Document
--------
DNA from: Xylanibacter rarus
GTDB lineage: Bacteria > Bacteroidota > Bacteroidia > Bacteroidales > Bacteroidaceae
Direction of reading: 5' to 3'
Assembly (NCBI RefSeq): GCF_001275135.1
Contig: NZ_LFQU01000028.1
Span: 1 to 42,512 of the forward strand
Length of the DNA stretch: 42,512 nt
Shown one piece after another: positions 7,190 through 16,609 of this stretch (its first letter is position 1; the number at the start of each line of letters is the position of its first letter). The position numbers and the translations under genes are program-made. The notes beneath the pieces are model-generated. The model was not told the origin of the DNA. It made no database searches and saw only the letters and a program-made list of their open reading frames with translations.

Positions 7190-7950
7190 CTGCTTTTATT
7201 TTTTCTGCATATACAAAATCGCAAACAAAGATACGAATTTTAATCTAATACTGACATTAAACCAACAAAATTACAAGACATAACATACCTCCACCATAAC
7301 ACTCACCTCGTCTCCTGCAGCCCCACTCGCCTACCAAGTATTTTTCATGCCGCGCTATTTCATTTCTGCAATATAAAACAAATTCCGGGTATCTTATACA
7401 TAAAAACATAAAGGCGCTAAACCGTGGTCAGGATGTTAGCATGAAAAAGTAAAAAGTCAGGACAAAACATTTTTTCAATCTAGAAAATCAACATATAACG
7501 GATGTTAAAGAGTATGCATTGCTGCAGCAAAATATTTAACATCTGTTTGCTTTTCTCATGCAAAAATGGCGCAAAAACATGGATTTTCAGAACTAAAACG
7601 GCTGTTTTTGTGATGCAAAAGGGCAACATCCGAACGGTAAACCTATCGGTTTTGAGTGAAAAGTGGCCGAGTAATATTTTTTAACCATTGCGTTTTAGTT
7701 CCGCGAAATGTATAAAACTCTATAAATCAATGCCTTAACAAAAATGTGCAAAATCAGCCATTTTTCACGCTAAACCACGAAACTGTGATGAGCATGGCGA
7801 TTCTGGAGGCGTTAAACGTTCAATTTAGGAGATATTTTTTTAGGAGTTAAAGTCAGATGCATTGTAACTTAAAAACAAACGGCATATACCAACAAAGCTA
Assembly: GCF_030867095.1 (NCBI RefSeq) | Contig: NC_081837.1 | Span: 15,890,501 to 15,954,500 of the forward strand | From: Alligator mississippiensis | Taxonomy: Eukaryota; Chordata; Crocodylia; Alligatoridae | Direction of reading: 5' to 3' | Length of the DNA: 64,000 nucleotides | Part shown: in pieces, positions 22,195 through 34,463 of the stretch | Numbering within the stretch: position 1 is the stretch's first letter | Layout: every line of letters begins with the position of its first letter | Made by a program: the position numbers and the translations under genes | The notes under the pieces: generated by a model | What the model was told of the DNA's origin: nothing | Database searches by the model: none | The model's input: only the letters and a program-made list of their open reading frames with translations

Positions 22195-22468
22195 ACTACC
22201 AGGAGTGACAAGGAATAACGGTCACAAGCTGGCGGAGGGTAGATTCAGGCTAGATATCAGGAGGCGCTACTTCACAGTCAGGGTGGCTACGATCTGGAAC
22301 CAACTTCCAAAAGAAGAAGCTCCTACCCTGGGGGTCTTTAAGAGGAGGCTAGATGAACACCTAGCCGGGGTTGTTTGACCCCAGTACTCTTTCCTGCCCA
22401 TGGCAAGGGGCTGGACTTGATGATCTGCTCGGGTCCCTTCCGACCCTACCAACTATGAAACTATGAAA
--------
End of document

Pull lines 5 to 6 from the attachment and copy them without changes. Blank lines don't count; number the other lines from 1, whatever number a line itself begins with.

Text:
Contig: NZ_LFQU01000028.1
Span: 1 to 42,512 of the forward strand